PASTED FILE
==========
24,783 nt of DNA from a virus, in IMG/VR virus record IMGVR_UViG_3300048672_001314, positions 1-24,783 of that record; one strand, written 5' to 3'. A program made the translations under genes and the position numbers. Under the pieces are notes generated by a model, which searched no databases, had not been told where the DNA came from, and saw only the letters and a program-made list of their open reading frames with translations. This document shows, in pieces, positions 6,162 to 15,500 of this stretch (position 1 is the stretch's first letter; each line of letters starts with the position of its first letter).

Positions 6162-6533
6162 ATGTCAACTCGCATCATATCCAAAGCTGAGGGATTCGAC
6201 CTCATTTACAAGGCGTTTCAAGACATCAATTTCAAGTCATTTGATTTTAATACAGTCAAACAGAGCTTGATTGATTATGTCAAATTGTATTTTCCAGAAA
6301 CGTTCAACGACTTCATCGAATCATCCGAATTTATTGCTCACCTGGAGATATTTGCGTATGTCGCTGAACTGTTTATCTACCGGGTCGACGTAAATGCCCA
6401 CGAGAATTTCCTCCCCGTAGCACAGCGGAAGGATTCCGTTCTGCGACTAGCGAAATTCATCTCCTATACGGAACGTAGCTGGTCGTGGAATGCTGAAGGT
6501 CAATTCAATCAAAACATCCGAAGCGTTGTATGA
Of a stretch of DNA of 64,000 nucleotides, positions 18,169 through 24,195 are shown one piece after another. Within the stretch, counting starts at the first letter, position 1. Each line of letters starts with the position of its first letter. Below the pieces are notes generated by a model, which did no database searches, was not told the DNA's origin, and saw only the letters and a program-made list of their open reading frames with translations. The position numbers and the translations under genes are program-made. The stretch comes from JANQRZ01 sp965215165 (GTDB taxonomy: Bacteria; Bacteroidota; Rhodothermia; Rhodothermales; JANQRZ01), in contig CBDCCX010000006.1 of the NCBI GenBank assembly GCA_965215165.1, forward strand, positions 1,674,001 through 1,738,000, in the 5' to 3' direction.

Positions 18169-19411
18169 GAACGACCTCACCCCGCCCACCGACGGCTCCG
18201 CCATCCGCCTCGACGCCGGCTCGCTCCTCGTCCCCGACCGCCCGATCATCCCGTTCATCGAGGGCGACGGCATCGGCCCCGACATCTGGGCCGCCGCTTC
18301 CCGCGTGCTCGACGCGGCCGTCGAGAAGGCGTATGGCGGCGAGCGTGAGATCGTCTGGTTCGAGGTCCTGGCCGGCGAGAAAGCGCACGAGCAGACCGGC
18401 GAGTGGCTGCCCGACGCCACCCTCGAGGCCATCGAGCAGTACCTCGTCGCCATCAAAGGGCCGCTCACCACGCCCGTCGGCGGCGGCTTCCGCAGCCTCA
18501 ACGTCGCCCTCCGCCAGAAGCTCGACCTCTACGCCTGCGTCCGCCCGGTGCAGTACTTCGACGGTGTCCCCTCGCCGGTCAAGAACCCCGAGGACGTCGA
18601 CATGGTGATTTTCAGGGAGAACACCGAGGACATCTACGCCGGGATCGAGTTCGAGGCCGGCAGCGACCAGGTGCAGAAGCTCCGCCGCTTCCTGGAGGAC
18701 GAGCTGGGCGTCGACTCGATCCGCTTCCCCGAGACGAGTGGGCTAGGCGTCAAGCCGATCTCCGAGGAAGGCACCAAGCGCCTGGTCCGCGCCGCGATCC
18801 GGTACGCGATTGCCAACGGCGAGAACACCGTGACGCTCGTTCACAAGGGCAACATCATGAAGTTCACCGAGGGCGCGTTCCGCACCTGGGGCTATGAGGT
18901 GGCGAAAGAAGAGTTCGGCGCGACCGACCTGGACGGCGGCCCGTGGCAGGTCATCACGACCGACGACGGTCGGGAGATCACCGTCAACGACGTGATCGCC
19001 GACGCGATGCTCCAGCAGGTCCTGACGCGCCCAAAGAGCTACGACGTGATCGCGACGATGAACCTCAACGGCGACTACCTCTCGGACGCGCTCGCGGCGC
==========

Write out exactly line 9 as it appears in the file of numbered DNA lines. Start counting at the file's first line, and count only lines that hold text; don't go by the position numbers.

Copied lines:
Positions 18169-19411